- Don’t fill up your slides with too many words. Structure your webinar content well and aim to spend no more than 30 second to 1 minute on each slide. Do include images or visuals when appropriate.
- Don’t give people too much information or you will overwhelm them.
- Give them what you promised on the registration page. Don’t do a bait and switch.
- Start by introducing the topic and welcoming people to your webinar. Interact with them throughout the presentation. Make sure they can see your slides and hear you.
- Introduce yourself even if you think your attendees know you. Tell them a brief story of who you are, why you are doing this and make it relevant to your audience.
- Tell them the agenda of this meeting. What will you be covering?
- Let them know you will be answering questions in the end but people can type it in as soon as they have one. You can then answer it there and then or wait till the end. The only way to know what works for you is to try it out.
- Deliver the best content you can. Include lots of examples and make it really actionable content.
- Thank people for their time and for showing up live.
- It’s okay to be a little bit nervous. It’s also okay to tell people this is your first live webinar. People will be forgiving once you are upfront with them.
- Rehearse your presentation in advance. This will make a big difference to your live delivery.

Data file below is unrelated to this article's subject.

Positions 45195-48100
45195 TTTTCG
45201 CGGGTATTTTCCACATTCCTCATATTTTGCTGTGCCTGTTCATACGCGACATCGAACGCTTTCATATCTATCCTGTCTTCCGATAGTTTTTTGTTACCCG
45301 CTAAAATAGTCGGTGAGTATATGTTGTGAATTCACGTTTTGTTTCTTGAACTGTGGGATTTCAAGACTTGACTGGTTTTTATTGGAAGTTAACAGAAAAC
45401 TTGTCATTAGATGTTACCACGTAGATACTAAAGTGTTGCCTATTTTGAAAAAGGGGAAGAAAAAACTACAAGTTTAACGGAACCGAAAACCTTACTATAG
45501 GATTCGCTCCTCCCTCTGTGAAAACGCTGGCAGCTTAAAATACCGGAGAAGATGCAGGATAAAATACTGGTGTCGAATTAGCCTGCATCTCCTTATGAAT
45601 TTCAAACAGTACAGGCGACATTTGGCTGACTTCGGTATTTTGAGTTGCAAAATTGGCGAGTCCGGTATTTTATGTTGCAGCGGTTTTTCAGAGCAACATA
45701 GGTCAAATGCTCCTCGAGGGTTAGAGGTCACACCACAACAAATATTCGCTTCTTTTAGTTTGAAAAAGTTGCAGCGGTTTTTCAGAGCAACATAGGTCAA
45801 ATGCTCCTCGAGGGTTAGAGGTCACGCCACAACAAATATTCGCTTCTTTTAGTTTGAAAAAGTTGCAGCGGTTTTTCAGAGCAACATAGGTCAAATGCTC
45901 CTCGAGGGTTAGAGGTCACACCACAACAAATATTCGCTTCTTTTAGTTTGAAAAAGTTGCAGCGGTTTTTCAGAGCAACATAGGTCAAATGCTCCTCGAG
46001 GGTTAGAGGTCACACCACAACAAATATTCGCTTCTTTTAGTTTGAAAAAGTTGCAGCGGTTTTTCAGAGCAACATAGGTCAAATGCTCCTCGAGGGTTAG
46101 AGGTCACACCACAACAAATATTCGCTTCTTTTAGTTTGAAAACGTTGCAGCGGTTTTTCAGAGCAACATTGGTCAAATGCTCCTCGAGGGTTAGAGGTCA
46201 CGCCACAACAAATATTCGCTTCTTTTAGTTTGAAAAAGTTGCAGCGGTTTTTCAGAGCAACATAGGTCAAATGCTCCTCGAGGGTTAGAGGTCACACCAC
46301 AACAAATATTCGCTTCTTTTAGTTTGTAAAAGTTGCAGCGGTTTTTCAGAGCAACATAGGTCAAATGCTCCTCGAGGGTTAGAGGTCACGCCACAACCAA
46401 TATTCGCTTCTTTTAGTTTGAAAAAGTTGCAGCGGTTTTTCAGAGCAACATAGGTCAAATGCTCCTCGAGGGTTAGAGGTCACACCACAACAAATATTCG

- Do a test run to make sure you understand the technical side of things. If you can, ask somebody to sit on the webinar in case things go wrong. Be prepared.
So there you have it.
A bird-eye’s view to planning and creating your first webinar. I think by reading the content above, you will now have a clear idea of what you need to do to present your first live webinar confidently.
Don’t do what most people do. Don’t put unnecessary pressure on yourself and decide that you must get hundreds of people registered for it. You don’t also need to sell either.
That ‘sales’ webinar is a different animal altogether and before you make a pitch, do a few webinars so you are totally confident in your ability to deliver a high-value, hitch-free, webinar. Then plan a webinar where you intend to sell something. I will cover this information in an upcoming blog post so keep an eye out for that.
Good luck on your first webinar and share your experiences in the comments below!